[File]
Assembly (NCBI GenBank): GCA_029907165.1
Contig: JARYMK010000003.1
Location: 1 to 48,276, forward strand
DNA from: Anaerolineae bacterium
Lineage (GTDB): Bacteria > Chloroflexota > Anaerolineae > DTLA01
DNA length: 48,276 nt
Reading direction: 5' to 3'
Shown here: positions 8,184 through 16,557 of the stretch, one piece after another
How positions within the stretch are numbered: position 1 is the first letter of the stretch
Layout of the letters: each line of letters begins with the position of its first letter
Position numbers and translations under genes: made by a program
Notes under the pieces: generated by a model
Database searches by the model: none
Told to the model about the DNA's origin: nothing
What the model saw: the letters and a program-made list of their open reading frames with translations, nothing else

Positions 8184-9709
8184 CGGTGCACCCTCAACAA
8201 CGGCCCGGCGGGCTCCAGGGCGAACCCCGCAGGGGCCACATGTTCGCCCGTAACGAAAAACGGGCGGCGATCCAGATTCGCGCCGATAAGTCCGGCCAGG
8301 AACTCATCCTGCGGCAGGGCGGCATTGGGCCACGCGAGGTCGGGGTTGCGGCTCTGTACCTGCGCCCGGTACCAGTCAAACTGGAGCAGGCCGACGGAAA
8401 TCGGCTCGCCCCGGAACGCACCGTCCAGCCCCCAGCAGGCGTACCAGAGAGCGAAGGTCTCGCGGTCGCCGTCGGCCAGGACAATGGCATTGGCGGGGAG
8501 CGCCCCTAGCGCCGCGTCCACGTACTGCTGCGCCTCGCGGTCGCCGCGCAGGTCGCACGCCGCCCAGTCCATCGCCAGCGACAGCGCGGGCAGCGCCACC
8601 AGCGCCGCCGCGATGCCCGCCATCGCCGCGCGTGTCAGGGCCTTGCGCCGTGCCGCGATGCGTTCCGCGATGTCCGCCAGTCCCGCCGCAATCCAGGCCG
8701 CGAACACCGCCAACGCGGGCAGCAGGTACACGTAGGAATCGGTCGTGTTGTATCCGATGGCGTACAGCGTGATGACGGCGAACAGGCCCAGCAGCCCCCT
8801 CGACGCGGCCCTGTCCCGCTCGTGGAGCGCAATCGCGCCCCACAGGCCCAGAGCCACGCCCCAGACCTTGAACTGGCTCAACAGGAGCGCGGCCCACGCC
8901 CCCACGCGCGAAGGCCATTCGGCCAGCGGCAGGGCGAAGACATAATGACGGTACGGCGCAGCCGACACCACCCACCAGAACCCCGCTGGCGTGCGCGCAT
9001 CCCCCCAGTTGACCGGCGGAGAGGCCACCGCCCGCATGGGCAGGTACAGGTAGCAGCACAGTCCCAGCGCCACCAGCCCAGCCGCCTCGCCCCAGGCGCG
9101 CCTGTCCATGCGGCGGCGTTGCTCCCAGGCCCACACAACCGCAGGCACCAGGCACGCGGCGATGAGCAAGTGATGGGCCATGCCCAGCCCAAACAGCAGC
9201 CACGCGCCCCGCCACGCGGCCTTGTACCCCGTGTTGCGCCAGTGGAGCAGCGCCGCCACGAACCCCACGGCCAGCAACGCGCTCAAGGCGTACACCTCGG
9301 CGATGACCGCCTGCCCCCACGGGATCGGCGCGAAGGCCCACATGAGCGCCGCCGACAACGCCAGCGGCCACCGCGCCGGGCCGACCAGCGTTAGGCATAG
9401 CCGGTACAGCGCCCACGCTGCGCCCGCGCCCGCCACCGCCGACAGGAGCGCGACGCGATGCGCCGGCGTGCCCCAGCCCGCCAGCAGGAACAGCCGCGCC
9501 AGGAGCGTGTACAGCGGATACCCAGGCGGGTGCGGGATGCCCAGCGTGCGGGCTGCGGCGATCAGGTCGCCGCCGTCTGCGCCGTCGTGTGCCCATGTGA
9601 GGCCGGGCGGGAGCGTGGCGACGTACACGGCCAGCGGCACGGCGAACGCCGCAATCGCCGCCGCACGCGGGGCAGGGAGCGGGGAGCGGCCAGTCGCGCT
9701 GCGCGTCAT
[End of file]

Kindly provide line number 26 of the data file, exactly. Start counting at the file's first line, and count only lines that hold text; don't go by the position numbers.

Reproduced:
9001 CCCCCCAGTTGACCGGCGGAGAGGCCACCGCCCGCATGGGCAGGTACAGGTAGCAGCACAGTCCCAGCGCCACCAGCCCAGCCGCCTCGCCCCAGGCGCG